The last year has been a remarkable one for Mick Flannery. It saw his debut album Evening Train, a concept record centred around two brothers - one a gambler - become realised as a stage musical at the Everyman Theatre. It played to full houses with Flannery onstage leading the band for every performance. This was followed by the release of his sixth studio album. The eponymously titled record earned the singer-songwriter his first Choice Music Prize nomination since 2008’s White Lies.
In the lead up to the award ceremony at Vicar Street on March 5th, Flannery has an Irish tour, which includes an appearance at the cork Opera House as part of Right Here Right Now. When I phone him I find him in Los Angeles.
“I’m in America for the last ten days or so,” he announces. “Hobnobbing and that kinda sh*t.”
There are no two things more liable to inspire a painful grimace from the Blarney man than interviews and hobnobbing and while he affects a world-weary demeanour during the former it should be pointed out that he’s talking to Downtown while he’s on holiday. Which leaves us with the questionable latter activity. Hobnobbing? Wouldn’t one have expected to find Flannery navigating his way around LA’s seedier dens in homage to Charles Bukowski, the grizzled laureate of the American downtrodden being such obvious touchstone for the songwriter. Maybe it’s because it’s still morning on the West Coast when we chat but his reply is delivered with great care as if he has a reason to be wary.
“I did think about that but I was warned not to romanticise Bukowski too much publicly,” he says finally.
Besides, one of Bukowski’s haunts in Los Angeles was torn down a few years back, he informs me, so he would be unable to visit that one.
Does he like LA, I ask? Hesitantly, the words drawl out as if he’s still sizing the place up
“I do. I do,” he offers eventually. “I like the weather, for sure. It’s an interesting place, like. There’s a huge amount of homelessness here. People here say that it’s because of the decent weather that sleeping rough is easier to do. So a lot of homeless people come here. I don’t know what to make of it. There’s a huge amount of wealth here as well so when you see the two things side by side it’s kinda hard to make sense of it.”
On a previous visit to LA, Flannery was encouraged to meet up with a pair of pop songwriters who go under the name ESCQ, a moniker derived from their initials. The encounter with the sunny pop duo gave him Come Find Me, the lead single from his recent album. However, Flannery had to tone it down from their relentlessly hands-in-the-air synchronised-dance-routine-ready cut to the gently rolling uncertain-toned version he allowed on his record. Speaking to Downtown last May Flannery declared he found himself terrified by their version. Nevertheless he included the ESCQ remix on the second volume of the second volume of the Mickmas EP, released last December.
When I enquire as to how it went down he quips that it was received with major indifference.
“I don’t remember any traction at all,” he adds. “I think it was just complete tumbleweed.”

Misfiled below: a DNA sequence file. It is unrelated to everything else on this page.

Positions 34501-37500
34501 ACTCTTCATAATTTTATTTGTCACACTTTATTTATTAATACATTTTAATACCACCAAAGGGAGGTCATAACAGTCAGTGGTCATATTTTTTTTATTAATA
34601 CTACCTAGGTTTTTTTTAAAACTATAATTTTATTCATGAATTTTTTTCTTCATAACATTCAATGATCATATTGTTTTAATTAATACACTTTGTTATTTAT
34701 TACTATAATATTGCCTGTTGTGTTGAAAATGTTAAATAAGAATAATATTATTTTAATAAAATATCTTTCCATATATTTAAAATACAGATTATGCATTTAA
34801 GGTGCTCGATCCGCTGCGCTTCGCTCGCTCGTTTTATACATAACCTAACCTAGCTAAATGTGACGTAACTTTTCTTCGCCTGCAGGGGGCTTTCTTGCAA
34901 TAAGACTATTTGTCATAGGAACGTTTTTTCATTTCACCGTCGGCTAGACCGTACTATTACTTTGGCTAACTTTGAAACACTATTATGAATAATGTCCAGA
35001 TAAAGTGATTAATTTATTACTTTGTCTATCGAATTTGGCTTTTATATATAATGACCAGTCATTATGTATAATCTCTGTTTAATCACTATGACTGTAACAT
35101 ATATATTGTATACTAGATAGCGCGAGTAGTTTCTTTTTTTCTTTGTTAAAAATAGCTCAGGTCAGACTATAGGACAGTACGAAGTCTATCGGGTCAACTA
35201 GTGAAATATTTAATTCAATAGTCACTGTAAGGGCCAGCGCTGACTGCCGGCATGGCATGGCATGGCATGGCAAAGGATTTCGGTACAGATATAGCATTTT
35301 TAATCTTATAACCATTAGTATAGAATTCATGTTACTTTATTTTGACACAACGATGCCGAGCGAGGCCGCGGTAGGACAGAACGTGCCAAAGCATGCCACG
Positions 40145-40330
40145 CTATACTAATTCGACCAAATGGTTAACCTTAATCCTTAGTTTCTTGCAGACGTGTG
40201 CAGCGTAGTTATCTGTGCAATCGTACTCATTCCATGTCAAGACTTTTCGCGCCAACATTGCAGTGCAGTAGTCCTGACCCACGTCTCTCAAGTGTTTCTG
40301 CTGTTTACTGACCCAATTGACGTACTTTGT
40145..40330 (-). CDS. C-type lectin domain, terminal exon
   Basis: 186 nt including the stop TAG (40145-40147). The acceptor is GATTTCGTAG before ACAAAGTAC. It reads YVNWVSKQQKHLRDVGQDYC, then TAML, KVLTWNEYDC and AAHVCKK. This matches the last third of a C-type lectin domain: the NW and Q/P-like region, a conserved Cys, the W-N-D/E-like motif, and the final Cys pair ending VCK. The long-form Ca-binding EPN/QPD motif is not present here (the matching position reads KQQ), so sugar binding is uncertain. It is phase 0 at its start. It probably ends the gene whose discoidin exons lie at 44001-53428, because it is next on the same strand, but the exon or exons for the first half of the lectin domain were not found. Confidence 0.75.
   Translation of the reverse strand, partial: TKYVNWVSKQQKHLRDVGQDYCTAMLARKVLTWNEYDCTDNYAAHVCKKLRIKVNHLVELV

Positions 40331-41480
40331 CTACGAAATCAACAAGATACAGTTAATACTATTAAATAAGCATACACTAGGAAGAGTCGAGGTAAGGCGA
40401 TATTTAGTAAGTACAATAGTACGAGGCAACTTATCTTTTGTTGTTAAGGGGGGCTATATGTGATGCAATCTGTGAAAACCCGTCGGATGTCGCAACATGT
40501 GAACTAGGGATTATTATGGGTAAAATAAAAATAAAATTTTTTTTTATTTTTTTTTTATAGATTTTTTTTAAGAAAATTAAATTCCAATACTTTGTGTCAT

I suggest to him that it was clear in the manner of its release, disseminated with little fanfare, that he had demonstrated a lack of commitment to it. It was denied the necessary marketing as a club banger, a dance floor sensation.
“Yeah. I didn’t. You’re right.” He laughs impishly. “It was a good reminder that nobody cares. You want to know every now and again.”
I don’t think that’s a lesson anyone needs reminding of.
“No, I know it. But, you know, sometimes it drifts out of your consciousness. You need a little boost.” He’s sounding royally amused now, laughing wheezily like Muttley.
Flannery is on more familiar musical ground with his latest single, Baby Talk, a smoky, soulful number he wrote for Susan O’Neill aka SON. Both share a manager, who asked if Mick would consider writing a song for Susan.
“And I tried to,” he says, “but then I ended up writing this duet thing. I was trying to keep it at one female voice but then, I don’t know, I just veered off track and I just wrote an argument instead between a man and a woman.”
It sounds like familiar territory for him?
“As in, like, failing relationships stuff,” he enquires?
What draws Mick Flannery as a songwriter to failing relationships?
After a long pause he ventures that it’s part of the human condition.
“Most of them fail, don’t they? One way or another. People try to make it work but we’re probably not designed for it to work, which is a pretty sad paradox, you know. We kinda know that [with] monogamy you’d avoid jealousy, you’d get some loyalty, and you’d get some company. But on the other hand you’re not really designed to stick with one person, who after a couple of years is probably designed to torture you in different ways,” he chuckles.
Does he not feel the world needs more songs about hope and success?
“Yeah,” he replies, giving it some thought. “But you know you’ve heard them and you know that they suck.”
Mick Flannery and Valerie June join the Cork Opera House Concert Orchestra on Saturday, June 22.